- Some of the best masks on the market are actually pretty cheap. You really don’t have to sink a lot of cash for a good mask.
- Oval masks look really, really cool. Personally, I find it too hard to equalise to use them at depth but I know some divers who really like them. I think of them as a mask for taking photos, but I would love to hear experiences of oval masks in the comments.
- Unfortunately, most of the divers I know (myself included) can’t smile in their freediving masks underwater. The movement in our cheeks causes the mask to fill. If you do find a mask you can smile in underwater, you’re the rare exception (and let me have your skinny face please).
What are the best freediving masks of 2020?
As a general rule, if you’re sticking with a heavyweight freediving brand you will be getting a quality mask. Here are the brands to look out for:
I am a complete nerd for trying on my friend’s masks (not advisable during pandemics), and seeing how I go with them. I’m particularly obsessed withe the criteria I laid out above – volume, silicone softness, field of view and general comfort. I’ve narrowed down my 5 favourite freediving masks available in 2020:
Features: Ultra low-volume with curved plastic lenses to give you better peripheral vision. I love to use this mask for line diving because it requires such little effort to equalise at depth. Divers generally either love or hate the Sphera. The curved lenses are amazing for visibility, but it does create some distortion on the edges and they scratch very easily.
Best For: Smaller and less angular faces. This mask is very popular with women. I love it because it lets me see more around me, although it does create some distortion at the edges of my vision. Also, this is the best price by a long way.
Features: Single pane of tempered glass allowing a very wide field of vision, super-soft silicone to mould to the face and make equalising simple. Huge range of bright colours.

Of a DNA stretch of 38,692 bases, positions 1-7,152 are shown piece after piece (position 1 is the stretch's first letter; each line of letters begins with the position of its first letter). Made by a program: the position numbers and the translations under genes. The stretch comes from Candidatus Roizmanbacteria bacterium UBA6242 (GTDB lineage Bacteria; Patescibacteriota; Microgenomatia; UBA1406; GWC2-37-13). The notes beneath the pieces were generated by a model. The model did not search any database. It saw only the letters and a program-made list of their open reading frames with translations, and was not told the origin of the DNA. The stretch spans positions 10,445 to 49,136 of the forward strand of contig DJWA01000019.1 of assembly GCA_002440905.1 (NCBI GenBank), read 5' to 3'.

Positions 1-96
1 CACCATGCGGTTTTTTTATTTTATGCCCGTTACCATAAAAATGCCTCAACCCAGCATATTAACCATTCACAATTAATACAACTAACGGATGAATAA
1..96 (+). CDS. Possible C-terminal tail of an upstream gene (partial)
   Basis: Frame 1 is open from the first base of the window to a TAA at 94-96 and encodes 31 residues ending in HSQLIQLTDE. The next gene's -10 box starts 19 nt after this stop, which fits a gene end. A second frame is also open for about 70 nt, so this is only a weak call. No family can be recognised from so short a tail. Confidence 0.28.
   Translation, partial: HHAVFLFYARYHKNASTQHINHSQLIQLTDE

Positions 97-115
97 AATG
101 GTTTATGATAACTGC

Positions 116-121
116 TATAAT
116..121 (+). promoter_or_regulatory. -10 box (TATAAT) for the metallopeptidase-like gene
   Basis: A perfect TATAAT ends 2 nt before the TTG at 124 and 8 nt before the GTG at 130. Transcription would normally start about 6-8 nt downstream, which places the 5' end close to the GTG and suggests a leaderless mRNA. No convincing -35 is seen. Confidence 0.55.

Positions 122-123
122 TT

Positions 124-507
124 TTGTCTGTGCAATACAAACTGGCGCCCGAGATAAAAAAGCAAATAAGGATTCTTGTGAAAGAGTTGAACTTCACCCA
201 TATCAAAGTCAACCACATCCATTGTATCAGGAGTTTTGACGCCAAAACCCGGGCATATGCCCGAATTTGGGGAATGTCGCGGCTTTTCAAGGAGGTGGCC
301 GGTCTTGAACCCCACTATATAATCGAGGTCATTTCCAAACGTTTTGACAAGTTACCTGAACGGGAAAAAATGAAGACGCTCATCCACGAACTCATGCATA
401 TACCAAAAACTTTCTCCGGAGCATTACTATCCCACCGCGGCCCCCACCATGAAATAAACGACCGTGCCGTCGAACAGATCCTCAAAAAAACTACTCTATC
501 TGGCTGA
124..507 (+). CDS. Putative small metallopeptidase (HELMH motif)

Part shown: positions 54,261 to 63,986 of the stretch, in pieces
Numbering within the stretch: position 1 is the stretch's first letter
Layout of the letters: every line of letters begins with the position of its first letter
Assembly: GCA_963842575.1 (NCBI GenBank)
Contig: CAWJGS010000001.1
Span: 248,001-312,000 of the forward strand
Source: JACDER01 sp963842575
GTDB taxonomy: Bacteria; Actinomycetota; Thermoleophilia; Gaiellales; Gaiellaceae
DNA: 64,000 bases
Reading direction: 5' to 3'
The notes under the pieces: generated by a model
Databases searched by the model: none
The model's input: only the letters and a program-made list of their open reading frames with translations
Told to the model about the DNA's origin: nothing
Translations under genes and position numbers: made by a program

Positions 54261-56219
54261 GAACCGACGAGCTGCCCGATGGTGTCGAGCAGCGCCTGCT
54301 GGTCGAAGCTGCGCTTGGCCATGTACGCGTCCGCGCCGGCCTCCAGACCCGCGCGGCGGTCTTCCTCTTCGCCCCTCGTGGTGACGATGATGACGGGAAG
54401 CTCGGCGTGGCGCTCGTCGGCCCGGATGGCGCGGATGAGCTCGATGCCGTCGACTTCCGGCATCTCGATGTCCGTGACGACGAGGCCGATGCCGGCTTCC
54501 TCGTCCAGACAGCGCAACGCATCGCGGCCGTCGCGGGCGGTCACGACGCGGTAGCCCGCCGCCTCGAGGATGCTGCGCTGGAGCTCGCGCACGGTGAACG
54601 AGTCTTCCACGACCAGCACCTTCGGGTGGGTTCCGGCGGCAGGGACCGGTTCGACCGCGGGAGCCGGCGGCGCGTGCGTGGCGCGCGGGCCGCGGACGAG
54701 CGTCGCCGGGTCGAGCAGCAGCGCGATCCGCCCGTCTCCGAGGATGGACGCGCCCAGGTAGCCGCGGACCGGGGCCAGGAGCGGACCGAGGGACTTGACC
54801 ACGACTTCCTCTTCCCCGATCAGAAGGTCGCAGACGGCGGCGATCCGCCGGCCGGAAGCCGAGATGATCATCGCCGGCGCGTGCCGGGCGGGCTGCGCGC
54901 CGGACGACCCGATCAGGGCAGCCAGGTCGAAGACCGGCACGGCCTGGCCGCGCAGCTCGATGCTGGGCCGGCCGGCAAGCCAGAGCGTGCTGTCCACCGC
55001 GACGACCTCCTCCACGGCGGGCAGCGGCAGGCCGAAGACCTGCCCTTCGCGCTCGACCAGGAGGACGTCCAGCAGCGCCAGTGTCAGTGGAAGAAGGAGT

Best For: Anyone who has is prone to masks pressing between their eyes. It’s also great scuba/snorkelling/freediving hybrid, and comes in a range of super bright colours.
Features: Could it be the most popular freediving mask? Maybe. This mask is widely available, and has a low volume with a pretty good field of vision. Just make sure it’s not pressing too hard between the brows.
Best for: Great all-rounder with lots of colour choice.
Features: Good visibility, super comfortable, great value for money
Best For: those who want to just try out freediving without spending a lot, and those looking for a scuba/snorkelling/freediving hybrid
Features: Soft silicone, low volume with space for eyebrows, classic shape that suits most people, high friction patches on nose for nose clip attachment. The mask comes in several different colours, so you can match with your snorkel and fins.
Best For: Another good all-rounder and good value for money. This is my favourite mask for pool training and fun-diving.
Features: Super-soft silicone which mould beautifully to your face, ultra-low volume, comfortable for for most people, ‘Batman look’ if you’re in to that.
Best For: Looking like a badass, and avoiding mask-face
Hopefully you found something helpful in this list. Again, I would always recommend getting to a dive shop and trying on some things to work out what feels good. If you really want to nerd out, check out these sites too to see some more freediving gear reviews and comparisons.
As always, I love to hear about your experiences as beginner freedivers and the more experienced divers. What are your favourite masks for beginners? Have you worked out any great tips for finding a good fit? Let me know your thoughts in the comments, via my social links, or feel free to get in contact.